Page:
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What Is All Souls Day (Commemoration of the Faithful Departed)?

All Souls Day History, Information, Prayers, Meaning, Traditions, & More

All Souls Day Definition and Meaning

What is All Souls Day? It is when the Church commemorates and prays for the souls in Purgatory, who are undergoing purification before entering heaven. All Souls Day is November 2nd, the day after All Saints Day. Prayers: All Souls Day Prayers

Basic Facts About All Souls Day

Liturgical Color(s): Black, White, or Violet
Type of Holiday: A Special Class; Ranked With Solemnities because it takes precedence over a Sunday
Time of Year: November 2 (West), Eve of Pentecost (East)
Duration: One Day
Celebrates/Symbolizes: All the faithful departed
Alternate Names: Commemoration of the Faithful Departed; Commemoratio omnium Fidelium Defunctorum
Scriptural References: 2 Maccabees 12:44-45; Matthew 12:31-32; 1 Corinthians 3:13-15; 2 Timothy 1:16-18; 1 Peter 3:18-20

Introduction

All Souls Day follows All Saints Day, and commemorates the faithful departed, i.e. those who die in God's grace and friendship. Catholics believe that not everyone who dies in God's grace is immediately ready for the Beatific vision, i.e. the direct experience of God and His perfect nature in heaven, so they must be purified of "lesser faults," and the temporal effects of sin.

The Catholic Church calls this purification "purgatory." The Catholic teaching on Purgatory essentially requires belief in two realities: 1. that there will be a purification of believers prior to entering heaven and 2. that the prayers and masses of the faithful in some way benefit those in the state of purification. As to the duration, place, and exact nature of this purification, the Church has no official dogma, although Saint Augustine and others used fire as a way to explain the nature of the purification.

Many faithful Catholics, including Pope Benedict XVI, understand that Purgatory may be best thought of as an "existential state" as opposed to a temporal place (see Benedict's Eschatology: Death and Eternal Life 230-231). In other words, because Purgatory is outside created time and space, it is not necessarily accurate to speak of a location or duration of Purgatory. Nonetheless, the prayers and Masses of the faithful do have an impact on the purification that the faithful are undergoing in Purgatory. Many non-Catholics, including C.S. Lewis, have believed in Purgatory, and the official dogma of Purgatory is hardly offensive, even if the popular understanding of it has led to confusion. As a more everyday explanation, many liken Purgatory to a place or state where one gets "cleaned up" before entering into the presence of Almighty God.

The Church prays for, and remembers, the faithful departed throughout the entire year. However, All Souls is the general, solemn, day of commemoration, when the Church remembers, prays for, and offers requiem masses up for the faithful departed in the state of purification. Typically Christians will take this day to offer prayers up on behalf of their departed relatives and friends. Others may remember influential individuals that they never knew personally, such as presidents, musicians, etc. This may be done in the form of the Office of the Dead (Defunctorum officium), i.e. a prayer service offered in memory of departed loved ones. Often this office is prayed on the anniversary (or eve) of the death of a loved one, or on All Souls' Day.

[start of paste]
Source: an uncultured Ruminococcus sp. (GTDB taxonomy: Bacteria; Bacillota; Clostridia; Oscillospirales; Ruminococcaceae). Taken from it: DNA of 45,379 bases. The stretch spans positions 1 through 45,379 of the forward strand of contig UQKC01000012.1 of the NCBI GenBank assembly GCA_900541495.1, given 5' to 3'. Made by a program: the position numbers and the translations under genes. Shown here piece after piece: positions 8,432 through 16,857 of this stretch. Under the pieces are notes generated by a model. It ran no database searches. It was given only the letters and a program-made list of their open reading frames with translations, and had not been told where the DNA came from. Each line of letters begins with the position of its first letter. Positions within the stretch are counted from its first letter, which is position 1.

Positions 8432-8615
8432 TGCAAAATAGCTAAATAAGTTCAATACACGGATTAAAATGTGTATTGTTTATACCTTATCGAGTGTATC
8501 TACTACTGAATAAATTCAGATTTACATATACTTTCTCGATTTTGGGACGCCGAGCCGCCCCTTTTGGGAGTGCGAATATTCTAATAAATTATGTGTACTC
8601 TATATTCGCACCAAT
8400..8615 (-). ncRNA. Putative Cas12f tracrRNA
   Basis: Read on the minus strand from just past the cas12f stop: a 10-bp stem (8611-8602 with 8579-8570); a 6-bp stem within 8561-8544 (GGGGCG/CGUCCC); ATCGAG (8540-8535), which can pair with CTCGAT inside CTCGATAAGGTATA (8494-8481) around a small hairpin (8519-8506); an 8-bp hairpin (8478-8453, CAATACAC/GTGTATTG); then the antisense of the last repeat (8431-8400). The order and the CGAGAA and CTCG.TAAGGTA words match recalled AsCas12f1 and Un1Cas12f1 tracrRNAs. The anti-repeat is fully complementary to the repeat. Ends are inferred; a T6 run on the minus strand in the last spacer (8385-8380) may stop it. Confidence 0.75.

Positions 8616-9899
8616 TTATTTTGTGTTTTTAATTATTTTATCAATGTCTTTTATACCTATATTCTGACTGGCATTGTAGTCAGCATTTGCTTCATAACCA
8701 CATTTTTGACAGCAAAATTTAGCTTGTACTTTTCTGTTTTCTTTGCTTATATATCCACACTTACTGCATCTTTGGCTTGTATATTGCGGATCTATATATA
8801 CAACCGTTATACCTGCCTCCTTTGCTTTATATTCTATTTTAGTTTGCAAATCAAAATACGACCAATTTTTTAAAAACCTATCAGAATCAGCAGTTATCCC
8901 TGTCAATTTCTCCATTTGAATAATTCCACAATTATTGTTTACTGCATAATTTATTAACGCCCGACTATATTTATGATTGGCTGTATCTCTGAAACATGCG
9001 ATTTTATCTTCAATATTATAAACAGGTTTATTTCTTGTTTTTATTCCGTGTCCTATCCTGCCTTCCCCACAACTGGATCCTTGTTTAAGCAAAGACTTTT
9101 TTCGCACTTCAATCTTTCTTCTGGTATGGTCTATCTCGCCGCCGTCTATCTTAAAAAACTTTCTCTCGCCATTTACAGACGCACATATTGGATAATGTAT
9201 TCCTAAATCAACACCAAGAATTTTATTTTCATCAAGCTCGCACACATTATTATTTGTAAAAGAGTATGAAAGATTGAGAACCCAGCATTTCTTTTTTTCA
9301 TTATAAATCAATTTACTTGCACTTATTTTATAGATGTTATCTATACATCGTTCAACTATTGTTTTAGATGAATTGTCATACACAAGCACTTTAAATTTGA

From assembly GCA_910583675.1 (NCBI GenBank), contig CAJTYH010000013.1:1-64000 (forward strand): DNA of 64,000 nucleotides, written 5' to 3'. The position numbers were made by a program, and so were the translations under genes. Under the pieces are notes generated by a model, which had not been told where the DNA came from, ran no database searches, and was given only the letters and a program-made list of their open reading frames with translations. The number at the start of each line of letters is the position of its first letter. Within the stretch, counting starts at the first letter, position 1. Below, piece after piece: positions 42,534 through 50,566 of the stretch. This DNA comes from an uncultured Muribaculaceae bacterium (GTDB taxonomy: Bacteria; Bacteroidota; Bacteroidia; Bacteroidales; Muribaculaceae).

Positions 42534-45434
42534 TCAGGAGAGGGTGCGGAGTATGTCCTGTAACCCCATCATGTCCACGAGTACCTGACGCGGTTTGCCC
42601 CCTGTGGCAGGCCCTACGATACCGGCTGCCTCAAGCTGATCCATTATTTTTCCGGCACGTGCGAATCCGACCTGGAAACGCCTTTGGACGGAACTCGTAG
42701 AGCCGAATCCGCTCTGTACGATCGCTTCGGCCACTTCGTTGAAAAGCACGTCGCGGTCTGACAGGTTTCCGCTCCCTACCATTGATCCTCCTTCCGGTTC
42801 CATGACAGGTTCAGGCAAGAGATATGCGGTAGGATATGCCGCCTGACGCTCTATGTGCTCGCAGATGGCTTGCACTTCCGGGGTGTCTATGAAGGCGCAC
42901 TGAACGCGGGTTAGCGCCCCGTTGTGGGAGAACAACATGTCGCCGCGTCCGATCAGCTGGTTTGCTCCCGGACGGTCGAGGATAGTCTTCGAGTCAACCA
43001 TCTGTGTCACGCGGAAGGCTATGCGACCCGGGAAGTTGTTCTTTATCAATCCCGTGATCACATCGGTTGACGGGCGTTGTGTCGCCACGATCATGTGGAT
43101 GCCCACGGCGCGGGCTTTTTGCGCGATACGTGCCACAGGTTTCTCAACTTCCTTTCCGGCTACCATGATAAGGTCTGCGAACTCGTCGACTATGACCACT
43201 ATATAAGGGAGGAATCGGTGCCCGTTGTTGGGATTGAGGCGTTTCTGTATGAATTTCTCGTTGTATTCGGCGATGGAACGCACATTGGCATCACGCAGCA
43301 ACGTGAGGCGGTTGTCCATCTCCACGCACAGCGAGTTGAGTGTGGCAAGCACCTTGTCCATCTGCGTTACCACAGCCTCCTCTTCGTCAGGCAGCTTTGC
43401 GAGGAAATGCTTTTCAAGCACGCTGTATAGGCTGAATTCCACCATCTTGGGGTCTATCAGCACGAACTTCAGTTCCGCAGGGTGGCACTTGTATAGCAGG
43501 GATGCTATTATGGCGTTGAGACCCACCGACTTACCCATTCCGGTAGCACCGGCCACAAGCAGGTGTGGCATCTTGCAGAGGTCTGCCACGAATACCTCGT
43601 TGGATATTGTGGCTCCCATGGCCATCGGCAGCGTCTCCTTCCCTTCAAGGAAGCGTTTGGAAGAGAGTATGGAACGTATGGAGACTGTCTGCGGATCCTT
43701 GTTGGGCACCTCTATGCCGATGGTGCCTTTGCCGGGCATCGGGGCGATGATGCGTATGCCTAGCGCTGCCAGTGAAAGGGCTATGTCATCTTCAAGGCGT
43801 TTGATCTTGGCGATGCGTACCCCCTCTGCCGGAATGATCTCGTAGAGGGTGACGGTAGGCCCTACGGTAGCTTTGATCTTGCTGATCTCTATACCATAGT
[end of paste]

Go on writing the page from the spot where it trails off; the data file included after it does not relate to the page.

There are many customs associated with All Souls Day, and these vary greatly from culture to culture. In Mexico they celebrate All Souls Day as el dia de los muertos, or "the day of the dead." Customs include going to a graveyard to have a picnic, eating skull-shaped candy, and leaving food out for dead relatives. The practice of leaving food out for dead relatives is interesting, but not exactly Catholic Theology. If all of this seems a little morbid, remember that all cultures deal with death in different manners. The Western aversion to anything related to death is not present in other cultures. In the Philippines, they celebrate "Memorial Day" based loosely on All Souls Day. Customs include praying novenas for the holy souls, and ornately decorating relatives' graves. On the eve of All Souls (i.e. the evening of All Saints Day), partiers go door-to-door, requesting gifts and singing a traditional verse representing the liberation of holy souls from purgatory. In Hungary the day is known as Halottak Napja, "the day of the dead," and a common custom is inviting orphans into the family and giving them food, clothes, and toys. In rural Poland, a legend developed that at midnight on All Souls Day a great light shone on the local parish. This light was said to be the holy souls of departed parishioners gathered to pray for their release from Purgatory at the altars of their former earthly parishes. After this, the souls were said to return to scenes from their earthly life and work, visiting homes and other places. As a sign of welcome, Poles leave their windows and doors ajar on the night of All Souls Day. All of these customs show the wide variety of traditions related to All Souls Day.

History